The beauty of glass comes at a price, however. Artisan-quality glass tiles start at about $20 to $30 per square foot. Comparatively, granite and marble cost about $15 per square foot, and good-quality standard tile can be had for as little as $4 per square foot. It is possible to introduce glass tiles into your design without breaking the bank by using them as accents or borders.
Working with glass
Glass tiles need to be treated somewhat differently than their clay-bodied brethren. They’re significantly harder, which means you’ll need a wet saw or a diamond blade to trim tiles down to size (ceramic tiles are a cinch to score and snap). In addition, you must pay attention to the setting material. Standard gray-brown mastics and mortars will muddy the luminescent color that makes these tiles special. Manufacturers generally recommend using a light-colored adhesive. Remember that bubbles or other adhesive imperfections will show, so you’ll need to be extra careful during installation, or consider hiring a pro.
Glass tiles can also be used in ways you’d never think of using standard tile. Taking full advantage of its translucency, Bolton and other installers have epoxied tiles onto glass doors and mirrors, creating tiles that appear to float in space. Instead of attaching tiles onto walls, some designers have built walls around the tile. Creating backlit metal frames transforms simple tiles into stained-glass murals.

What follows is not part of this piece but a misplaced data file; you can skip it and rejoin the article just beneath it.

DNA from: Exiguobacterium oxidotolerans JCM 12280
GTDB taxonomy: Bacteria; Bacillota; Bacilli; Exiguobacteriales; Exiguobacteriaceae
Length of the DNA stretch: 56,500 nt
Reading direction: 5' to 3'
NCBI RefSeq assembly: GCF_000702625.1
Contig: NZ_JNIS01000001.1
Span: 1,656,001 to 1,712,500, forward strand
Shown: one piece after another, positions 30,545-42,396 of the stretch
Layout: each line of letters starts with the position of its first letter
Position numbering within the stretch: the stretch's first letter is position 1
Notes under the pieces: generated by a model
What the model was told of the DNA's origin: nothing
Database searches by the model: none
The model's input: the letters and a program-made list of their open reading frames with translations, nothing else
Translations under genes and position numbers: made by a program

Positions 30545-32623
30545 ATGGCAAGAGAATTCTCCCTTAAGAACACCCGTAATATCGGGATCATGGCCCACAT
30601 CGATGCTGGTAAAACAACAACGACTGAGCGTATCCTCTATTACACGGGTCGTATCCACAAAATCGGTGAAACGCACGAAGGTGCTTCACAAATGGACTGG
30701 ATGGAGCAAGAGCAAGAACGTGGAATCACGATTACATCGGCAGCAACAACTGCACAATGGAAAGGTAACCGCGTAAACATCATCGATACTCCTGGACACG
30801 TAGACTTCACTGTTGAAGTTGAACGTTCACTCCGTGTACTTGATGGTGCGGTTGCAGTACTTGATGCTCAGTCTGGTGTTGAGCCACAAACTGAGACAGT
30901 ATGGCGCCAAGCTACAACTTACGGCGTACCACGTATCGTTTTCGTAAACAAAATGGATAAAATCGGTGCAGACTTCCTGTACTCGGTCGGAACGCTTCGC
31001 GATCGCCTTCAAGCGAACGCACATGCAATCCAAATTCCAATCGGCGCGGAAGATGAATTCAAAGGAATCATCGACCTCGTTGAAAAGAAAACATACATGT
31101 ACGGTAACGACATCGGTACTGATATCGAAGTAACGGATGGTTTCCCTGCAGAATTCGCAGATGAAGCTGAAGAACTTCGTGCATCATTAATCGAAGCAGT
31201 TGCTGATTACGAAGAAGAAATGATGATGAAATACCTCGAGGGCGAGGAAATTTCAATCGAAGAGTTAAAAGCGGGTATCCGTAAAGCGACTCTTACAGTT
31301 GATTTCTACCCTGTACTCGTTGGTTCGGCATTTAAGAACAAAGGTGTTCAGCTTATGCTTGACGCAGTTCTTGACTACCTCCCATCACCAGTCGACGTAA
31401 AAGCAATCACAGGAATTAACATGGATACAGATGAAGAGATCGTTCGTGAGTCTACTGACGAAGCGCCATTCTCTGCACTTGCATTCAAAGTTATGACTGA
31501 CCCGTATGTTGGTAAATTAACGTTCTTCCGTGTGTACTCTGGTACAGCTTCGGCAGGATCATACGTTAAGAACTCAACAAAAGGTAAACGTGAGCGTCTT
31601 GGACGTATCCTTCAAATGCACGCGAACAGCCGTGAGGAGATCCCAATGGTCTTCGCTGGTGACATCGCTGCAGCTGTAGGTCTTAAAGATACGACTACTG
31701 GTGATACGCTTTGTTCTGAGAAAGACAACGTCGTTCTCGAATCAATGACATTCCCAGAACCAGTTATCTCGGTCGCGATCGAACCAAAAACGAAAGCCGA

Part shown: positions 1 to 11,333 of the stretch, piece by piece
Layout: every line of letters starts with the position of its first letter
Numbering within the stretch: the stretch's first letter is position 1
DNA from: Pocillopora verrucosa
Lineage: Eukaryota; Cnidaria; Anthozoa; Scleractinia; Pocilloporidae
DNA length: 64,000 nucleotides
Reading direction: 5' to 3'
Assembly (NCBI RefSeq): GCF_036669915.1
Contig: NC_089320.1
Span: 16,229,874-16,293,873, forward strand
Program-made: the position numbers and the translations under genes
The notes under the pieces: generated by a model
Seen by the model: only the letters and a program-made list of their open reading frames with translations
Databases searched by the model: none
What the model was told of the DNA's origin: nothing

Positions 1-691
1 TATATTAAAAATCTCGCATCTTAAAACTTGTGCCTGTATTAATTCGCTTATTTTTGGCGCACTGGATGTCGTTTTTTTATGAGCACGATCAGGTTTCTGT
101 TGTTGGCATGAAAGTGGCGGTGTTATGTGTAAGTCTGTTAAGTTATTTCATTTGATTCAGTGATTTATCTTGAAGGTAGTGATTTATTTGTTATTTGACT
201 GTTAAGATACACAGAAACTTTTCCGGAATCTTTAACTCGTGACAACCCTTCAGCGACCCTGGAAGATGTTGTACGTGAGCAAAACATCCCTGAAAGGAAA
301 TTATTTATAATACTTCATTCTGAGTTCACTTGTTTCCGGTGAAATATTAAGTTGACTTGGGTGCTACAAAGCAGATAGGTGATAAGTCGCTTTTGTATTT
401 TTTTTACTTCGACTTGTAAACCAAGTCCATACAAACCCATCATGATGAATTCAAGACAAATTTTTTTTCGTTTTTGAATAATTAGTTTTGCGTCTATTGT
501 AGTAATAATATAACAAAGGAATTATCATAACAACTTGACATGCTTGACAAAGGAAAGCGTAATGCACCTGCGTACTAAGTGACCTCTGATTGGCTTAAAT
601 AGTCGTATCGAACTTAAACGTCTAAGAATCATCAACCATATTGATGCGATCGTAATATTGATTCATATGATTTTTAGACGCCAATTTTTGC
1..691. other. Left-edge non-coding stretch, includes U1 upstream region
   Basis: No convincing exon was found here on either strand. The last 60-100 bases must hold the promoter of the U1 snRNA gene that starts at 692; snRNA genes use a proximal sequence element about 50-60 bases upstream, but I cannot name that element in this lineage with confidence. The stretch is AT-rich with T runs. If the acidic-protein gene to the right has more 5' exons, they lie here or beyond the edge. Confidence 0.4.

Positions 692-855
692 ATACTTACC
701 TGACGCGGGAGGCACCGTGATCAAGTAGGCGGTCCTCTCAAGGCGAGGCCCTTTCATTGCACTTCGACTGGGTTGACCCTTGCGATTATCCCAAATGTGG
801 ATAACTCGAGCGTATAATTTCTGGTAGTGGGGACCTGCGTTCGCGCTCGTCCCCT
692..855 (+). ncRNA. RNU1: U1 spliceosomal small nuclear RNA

Hybrid glass tiles
Instead of building the tiles entirely from glass, several companies have patented ways of substituting recycled glass, an inexpensive raw material, for materials that would otherwise need to be manufactured or mined. The end result is an environmentally friendly product that’s competitive with conventional tile. One such company, Terra Green Technologies, mixes glass from automobile and airplane windshields with a ceramic base to create three lines of tile. Terra Green’s tiles contain 55 to 70 percent recycled glass (darker tiles require a larger proportion of clay). Although the tiles aren’t translucent, they still possess a glassy luster and are available for just $10 per square foot.
For an entirely different look, consider terrazzo. Coming this June, Wausau Tile will begin producing a new line of terrazzo tile products made up of glass chips instead of stone. According to Rodney Dombrowski, manager of the terra-paving division, choosing glass over stone was a win-win decision. “At $150 per ton, recycled glass costs less than stone chips,” he says. To substitute glass for stone, Wausau invented several new processes, but the end result is a product that’s more water resistant than most stone-based terrazzos. The twelve-by-twelve-inch square floor tiles, which contain 60 percent recycled material, are expected to cost about $8 to $10 per square foot, about the same price as standard terrazzo tile.
Glass on the ground